Several weeks ago there was a thread in one of the forums I frequent about how they got scammed into giving all their private information to what they thought was PayPal. Instead it was an unknown party who just gained access to not only their PayPal account, but their bank account and social security number. Does this sound familiar to you? Do you know how to spot the scammers that inundate your email with urgent notices? If you don’t, here are a few tips to help you from falling prey to their schemes.
Convenience vs. Intelligence
I’m sure you have received those emails from PayPal or even one of your credit card companies or Ebay urging you to act quickly because a third party has tried to access your account and you need to restore your account information. These emails look exactly like the ones you normally receive; the company’s logo is there, their branding, their image. Unfortunately it is very easy to duplicate a web page and anyone can download an image from the Internet. They want you to feel safe, secure and as if they are looking out for your best interest so they can rob you of your money and your identity.
Of course they have provided a link for your convenience. If you were to click on the link, the web page appears to look almost exactly like the site you normally visit. Just click on it, re-enter all your information and everything will be fine…for them anyway. Your rule of thumb should be to NEVER click on a link in your email messages, even if it looks legitimate.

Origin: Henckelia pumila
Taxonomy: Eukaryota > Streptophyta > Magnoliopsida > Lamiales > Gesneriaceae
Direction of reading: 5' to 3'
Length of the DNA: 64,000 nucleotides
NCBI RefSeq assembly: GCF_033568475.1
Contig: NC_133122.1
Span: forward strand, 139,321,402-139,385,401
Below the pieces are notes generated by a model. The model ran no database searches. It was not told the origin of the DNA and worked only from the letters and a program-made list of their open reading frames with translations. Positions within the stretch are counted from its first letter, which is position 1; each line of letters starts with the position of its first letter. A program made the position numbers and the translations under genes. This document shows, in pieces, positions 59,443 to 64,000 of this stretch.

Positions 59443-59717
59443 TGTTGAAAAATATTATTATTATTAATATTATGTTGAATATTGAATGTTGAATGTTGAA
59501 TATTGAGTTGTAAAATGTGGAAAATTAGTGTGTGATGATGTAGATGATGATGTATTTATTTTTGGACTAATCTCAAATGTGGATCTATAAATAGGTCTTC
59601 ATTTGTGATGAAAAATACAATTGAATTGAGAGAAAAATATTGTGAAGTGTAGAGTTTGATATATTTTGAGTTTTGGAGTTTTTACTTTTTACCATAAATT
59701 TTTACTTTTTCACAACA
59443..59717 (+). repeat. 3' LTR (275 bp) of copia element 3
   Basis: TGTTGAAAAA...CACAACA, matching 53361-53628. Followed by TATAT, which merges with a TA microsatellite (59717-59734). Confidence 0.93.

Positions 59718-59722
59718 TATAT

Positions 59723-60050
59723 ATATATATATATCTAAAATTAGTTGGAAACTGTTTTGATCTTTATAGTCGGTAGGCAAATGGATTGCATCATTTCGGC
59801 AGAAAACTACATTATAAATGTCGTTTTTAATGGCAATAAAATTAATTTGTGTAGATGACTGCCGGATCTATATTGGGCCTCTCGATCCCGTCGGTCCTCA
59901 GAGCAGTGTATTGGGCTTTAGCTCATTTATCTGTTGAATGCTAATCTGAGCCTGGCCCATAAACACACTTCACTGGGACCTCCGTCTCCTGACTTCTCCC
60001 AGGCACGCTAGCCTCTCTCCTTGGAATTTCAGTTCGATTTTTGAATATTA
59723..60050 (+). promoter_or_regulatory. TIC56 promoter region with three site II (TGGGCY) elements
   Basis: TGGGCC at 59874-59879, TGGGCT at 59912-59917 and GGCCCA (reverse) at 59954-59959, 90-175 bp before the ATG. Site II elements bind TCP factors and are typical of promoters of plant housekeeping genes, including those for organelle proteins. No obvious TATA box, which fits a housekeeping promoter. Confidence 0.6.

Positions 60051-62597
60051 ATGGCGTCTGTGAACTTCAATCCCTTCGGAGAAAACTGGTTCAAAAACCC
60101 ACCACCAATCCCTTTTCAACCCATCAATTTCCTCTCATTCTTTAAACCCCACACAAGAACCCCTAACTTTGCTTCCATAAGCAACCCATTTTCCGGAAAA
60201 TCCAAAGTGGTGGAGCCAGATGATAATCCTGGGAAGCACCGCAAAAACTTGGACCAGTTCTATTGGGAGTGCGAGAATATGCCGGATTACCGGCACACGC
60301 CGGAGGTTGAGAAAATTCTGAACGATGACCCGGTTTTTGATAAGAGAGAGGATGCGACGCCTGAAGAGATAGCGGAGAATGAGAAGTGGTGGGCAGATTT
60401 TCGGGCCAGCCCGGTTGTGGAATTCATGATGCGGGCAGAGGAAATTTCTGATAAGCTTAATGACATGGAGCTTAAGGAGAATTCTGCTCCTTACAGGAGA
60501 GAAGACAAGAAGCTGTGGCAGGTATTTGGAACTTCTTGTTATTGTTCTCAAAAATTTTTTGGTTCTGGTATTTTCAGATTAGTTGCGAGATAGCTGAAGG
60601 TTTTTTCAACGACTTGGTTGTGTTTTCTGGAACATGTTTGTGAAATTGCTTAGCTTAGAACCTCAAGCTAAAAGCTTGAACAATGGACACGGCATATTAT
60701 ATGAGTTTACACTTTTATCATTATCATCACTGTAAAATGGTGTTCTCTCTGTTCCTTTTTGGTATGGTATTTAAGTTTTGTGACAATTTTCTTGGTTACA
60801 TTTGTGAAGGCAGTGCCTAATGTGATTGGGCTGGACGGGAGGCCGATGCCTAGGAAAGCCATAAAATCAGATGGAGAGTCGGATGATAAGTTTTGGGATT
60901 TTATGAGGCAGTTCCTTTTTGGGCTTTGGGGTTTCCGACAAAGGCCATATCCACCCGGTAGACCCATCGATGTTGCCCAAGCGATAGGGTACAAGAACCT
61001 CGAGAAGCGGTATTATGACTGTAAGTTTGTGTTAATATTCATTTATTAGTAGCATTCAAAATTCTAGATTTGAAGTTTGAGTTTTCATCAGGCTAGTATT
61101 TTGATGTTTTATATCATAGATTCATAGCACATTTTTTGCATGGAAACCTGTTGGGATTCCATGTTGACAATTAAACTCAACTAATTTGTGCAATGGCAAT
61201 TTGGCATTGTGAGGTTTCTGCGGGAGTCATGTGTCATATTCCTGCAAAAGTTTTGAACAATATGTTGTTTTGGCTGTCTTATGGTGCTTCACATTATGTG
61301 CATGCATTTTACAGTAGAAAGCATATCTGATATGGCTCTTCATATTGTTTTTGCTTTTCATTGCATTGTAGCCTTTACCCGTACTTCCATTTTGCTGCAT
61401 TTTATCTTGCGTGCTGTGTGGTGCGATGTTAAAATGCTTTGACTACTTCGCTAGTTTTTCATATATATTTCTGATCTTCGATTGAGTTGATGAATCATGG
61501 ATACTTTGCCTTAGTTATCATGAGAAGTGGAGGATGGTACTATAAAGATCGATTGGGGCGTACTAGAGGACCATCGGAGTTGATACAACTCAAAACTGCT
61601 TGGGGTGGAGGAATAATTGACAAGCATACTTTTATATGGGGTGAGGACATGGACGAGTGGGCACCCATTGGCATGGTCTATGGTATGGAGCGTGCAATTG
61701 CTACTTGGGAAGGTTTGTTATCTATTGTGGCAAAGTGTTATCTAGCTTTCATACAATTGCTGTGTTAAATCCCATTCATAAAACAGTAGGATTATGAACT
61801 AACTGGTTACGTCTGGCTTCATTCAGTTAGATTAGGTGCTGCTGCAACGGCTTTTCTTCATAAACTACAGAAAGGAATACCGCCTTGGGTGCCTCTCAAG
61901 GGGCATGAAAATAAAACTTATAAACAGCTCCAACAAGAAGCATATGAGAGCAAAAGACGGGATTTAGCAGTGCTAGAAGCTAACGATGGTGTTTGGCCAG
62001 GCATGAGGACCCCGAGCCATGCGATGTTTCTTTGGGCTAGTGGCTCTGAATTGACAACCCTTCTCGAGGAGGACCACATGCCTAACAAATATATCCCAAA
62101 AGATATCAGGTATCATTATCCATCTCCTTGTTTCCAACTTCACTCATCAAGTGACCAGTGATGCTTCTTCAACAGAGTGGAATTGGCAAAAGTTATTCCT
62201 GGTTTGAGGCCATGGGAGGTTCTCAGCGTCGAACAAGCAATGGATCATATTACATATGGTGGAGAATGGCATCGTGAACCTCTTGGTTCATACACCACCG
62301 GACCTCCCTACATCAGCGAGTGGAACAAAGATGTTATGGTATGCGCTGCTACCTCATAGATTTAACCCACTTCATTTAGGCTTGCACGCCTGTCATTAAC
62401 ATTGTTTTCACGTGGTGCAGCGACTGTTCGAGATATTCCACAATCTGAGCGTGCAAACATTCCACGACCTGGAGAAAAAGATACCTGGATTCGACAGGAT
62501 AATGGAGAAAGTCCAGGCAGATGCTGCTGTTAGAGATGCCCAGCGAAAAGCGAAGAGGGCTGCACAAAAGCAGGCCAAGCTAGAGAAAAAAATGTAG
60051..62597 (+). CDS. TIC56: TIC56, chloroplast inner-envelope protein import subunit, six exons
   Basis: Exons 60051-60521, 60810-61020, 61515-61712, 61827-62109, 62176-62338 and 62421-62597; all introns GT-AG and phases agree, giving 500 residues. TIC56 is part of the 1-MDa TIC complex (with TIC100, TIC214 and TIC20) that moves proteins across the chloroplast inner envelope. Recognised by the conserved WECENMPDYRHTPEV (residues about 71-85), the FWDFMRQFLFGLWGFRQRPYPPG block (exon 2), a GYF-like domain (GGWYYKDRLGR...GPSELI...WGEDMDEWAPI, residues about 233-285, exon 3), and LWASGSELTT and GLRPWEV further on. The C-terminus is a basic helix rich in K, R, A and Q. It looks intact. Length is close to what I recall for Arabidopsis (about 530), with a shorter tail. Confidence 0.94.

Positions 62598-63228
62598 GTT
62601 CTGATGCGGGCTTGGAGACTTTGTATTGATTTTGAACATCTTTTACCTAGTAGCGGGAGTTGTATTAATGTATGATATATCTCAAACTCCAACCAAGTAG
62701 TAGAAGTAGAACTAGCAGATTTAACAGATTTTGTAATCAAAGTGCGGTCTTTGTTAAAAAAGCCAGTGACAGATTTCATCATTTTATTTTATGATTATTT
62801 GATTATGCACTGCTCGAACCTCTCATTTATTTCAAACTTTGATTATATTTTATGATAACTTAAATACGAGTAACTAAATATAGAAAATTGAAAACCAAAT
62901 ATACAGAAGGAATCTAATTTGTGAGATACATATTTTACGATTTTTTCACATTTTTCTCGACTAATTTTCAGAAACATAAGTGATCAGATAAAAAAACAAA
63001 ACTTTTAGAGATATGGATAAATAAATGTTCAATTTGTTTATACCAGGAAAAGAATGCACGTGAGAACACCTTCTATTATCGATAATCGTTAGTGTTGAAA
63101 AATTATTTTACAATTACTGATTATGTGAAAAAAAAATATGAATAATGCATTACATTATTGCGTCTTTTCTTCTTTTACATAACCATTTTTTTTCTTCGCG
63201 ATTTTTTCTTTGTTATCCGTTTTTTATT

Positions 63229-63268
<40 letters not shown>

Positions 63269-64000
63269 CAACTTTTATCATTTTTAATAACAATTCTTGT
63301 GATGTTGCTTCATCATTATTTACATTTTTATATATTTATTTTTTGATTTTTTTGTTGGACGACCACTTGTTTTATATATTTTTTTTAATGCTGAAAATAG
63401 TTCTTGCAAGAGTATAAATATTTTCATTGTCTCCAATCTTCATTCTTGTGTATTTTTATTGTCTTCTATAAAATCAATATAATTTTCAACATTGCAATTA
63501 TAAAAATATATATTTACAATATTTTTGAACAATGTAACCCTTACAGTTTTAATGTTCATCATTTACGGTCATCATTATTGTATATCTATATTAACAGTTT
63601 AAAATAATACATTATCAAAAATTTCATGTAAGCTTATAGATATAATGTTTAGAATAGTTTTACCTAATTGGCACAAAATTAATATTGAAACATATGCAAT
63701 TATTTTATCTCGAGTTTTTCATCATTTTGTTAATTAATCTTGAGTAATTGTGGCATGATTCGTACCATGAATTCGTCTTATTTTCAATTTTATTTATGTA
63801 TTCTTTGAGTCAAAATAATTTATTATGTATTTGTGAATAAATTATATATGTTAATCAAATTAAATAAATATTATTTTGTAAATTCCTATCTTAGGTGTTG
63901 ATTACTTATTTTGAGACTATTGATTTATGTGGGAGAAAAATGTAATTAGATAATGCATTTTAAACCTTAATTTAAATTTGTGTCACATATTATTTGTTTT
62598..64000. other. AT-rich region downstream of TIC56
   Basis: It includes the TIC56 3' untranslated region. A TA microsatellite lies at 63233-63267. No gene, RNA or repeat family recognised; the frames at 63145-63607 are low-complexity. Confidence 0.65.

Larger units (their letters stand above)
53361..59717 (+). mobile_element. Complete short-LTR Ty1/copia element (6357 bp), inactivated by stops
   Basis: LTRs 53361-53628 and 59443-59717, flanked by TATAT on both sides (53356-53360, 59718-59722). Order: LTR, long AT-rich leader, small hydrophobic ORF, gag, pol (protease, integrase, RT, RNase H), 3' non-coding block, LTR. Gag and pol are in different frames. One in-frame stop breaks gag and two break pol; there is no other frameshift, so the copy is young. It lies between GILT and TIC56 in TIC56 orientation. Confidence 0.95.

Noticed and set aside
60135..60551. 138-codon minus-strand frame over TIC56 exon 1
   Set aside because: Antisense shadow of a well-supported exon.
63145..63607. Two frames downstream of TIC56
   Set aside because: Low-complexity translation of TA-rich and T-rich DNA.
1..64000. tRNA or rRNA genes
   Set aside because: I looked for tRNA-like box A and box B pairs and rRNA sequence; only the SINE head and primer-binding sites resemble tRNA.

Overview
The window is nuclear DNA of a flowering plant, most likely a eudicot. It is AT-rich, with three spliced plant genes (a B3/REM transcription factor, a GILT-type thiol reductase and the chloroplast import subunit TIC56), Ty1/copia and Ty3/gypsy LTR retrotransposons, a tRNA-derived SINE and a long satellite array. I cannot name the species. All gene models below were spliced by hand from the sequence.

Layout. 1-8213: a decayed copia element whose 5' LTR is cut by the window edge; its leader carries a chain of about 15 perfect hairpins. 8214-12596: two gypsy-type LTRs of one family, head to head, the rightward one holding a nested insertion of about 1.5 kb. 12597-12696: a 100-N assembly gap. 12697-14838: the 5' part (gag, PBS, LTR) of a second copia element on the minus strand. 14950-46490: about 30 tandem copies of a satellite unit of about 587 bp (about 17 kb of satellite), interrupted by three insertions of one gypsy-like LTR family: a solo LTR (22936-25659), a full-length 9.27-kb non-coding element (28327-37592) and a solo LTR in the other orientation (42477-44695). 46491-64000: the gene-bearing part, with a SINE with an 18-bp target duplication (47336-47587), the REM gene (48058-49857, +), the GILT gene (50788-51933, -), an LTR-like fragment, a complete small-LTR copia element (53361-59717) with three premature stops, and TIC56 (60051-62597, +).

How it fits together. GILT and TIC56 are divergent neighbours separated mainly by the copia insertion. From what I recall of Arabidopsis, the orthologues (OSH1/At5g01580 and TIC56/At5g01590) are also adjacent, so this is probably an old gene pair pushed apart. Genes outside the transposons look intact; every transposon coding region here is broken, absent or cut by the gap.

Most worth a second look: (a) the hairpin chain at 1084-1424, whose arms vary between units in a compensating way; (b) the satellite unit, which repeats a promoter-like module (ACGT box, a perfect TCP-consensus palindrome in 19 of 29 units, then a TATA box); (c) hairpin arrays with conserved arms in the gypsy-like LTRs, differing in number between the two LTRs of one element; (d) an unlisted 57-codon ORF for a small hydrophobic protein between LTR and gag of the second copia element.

Lack of Attention to Details
The problem is we are so caught up in life, we don’t pay attention to the details. Click on that link and if you look at the web address, it is very apparent it is not the site you should be at. Oh sure, it may have the word ‘PayPal’ somewhere in the URL, but the main address, after the www is not their normal site.
Instead, open your browser and type in the Web address of the actual company. Log into your account as you normally do. If there are any problems, it will surely tell you after you try to log in. Don’t let an urgent message or convenient link distract you from what is really going on.
Besides, if PayPal, a credit card company, your personal or business bank, or similar company holding your personal information really had a problem with your account, they are not going to send you an email. They will contact you by telephone or even by mail, they will hound you for every bit of information to verify you are who you are and then inform you of what the problem is.
Keep these tips in mind before you click on that convenient link and don’t get scammed. You could lose hundreds, even thousands of dollars, but one thing is for sure…you will spend an enormous amount of time cancelling your cards, waiting to get new ones, getting new bank account numbers, ordering new checks and a lot more frustration, not to mention the possibility of blemishing your credit and reputation.